A bandsaw is probably the most versatile shop machine, it doesn't take up much floor space, and it's one of the easiest and safest machines to use. Coming in at just under $1,100 ($1,345 with the mobile base and work light) puts it right in line with other manufacturers’ mid-range 14? band saws. Finally, the oversize throat plate features leveling screws so there are no hang-ups while you saw.
Yes, I could do some resawing on my old saw, but the setup process required delicate tuning and the results were hit and miss for me. The project in the picture is a cutting board that I like to make by stacking two boards and cutting the pattern on a band saw. Next, we installed riser blocks on models that will accept them (steel-frame saws do not), adding 6" to their resaw capacities. With all the bandsaws, however, we found no significant deflection when sawing through stock less than 2" thick.

Though a C-frame saw, the Jet JWBS-14DXPRO comes standard with 12" resaw capacity built into its column; no need for a riser block. While it doesn't have the crosscutting ability of a table or miter saw, a bandsaw is superb for ripping rough and dimensional lumber to size, resawing lumber into shop-made veneer, cutting curves, circles, and irregular shapes, and cutting a variety of joinery, including tenons, lap joints, bridle joints, box joints, and tail boards for dovetails. Well, truth be told I already had a pretty nice band saw and I didn’t really need an upgrade (my wife will corroborate this), so although it was not my happiest year you will be pleased to know that I got through it and I now have a 1412 on my shop floor. Also, these guys have a clear passion for band saws and I have felt that they have led much of the innovation in this tool category over the past decade or so.
When building this design on other band saws I used to perform an additional step, where I would have to sweeten up the joints using a router with a template and guide to eliminate the gaps left where the blade would flex as it changed direction in the cut. And the Laguna had a mobility kit designed for the saw while the Rikon would need a third party set of wheels.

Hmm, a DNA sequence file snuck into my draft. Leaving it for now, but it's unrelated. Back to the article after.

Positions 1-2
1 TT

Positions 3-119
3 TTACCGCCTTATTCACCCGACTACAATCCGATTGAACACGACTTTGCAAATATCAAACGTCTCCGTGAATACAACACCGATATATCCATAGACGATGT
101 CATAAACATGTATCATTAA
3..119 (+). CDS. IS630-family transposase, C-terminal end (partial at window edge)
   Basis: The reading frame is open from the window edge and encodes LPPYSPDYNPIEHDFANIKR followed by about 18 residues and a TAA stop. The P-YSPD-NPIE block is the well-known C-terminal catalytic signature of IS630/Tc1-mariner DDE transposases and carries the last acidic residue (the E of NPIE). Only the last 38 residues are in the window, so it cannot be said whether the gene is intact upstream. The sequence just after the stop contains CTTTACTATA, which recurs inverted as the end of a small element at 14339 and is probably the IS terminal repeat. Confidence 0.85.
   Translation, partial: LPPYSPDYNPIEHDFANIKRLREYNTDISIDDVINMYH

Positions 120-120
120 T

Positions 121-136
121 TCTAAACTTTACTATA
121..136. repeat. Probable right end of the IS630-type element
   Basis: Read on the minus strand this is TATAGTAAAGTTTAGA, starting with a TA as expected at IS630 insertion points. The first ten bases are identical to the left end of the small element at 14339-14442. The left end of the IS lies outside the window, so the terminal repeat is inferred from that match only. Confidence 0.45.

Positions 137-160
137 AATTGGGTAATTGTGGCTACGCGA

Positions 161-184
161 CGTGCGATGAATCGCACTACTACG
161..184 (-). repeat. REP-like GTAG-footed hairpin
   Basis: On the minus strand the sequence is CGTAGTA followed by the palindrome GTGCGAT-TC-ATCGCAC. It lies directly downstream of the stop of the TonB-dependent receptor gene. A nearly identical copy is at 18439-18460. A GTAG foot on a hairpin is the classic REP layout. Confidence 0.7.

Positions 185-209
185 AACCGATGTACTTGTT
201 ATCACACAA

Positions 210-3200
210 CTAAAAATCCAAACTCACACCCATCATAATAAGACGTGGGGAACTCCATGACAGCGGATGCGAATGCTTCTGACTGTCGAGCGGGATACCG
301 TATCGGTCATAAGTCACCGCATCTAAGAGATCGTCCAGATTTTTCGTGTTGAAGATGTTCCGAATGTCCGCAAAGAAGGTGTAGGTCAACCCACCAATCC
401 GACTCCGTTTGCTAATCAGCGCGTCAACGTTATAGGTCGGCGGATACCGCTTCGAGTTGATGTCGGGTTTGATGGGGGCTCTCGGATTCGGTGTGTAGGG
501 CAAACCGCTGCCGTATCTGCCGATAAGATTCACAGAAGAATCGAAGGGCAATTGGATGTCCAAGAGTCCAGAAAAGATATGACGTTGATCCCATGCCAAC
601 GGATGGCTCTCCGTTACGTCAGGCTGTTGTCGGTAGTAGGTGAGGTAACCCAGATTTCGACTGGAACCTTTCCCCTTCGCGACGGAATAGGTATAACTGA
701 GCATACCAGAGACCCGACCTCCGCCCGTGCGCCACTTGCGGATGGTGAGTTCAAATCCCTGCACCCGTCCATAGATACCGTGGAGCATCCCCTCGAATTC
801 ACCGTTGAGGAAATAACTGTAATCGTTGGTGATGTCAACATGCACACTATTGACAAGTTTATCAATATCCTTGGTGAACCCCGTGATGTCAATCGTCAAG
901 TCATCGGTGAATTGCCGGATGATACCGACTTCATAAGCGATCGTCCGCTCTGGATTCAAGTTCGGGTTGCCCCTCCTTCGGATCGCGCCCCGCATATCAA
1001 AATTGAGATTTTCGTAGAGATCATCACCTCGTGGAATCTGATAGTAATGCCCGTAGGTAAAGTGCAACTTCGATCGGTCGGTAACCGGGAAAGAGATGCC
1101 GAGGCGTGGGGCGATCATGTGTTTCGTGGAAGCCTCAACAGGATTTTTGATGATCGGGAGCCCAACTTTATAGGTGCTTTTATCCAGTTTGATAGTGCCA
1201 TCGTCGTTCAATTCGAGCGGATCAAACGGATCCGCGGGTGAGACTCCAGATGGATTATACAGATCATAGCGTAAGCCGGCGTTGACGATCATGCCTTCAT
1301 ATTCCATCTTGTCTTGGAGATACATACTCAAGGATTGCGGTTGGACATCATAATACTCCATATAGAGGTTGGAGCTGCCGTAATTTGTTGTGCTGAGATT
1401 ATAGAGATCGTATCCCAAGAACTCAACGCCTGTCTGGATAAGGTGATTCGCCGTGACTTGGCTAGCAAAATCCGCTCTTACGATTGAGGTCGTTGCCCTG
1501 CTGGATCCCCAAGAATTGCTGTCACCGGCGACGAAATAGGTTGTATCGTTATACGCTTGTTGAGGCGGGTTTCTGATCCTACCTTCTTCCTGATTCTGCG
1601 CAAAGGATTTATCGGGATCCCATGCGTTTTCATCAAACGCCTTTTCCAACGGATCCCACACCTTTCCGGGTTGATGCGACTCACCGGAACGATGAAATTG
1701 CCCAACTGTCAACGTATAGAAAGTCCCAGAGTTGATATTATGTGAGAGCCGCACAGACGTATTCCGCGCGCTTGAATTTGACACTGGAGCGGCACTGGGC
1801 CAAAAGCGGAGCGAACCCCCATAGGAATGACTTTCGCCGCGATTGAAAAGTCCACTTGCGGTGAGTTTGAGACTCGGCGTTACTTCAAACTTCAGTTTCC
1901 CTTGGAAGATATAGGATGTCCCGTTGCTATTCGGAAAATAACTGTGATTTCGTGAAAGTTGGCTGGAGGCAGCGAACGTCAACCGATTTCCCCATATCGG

I will accept that some of this was due to operator error, as I have seen George Vondriska make resawing look easy on a saw less powerful than mine, but I was looking for a “resaw easy button”.
And, OK, I will also admit that the stylish design of their band saws might have been a small secondary factor. Honestly, I didn’t think it could perform this task in a way where I would ever want to do it again, as I have attempted this on other saws with an unpleasant outcome. Using the 1412 I can go directly from the saw to the glue-up table because the guides hold the blade so solidly that there is virtually no blade deflection when the work piece changes direction during the cut. I have never seen my wife so excited about a woodworking tool as when I invited her into the shop for a peek at the 1412 and she exclaimed “Oh my gosh! I figured that would be the compromise, and the reason why many people with similar requirements to mine buy more powerful 220V band saws. With a 14 amp motor there is plenty of electrical headroom to run this saw on my 20 amp circuits.
I expected that this value would likely land in the 9-10” range, which would call Laguna onto the carpet for a bit of marketing exaggeration, but my actual finding is that Laguna has sandbagged a bit on this front, and the saw can comfortably exceed their own specification.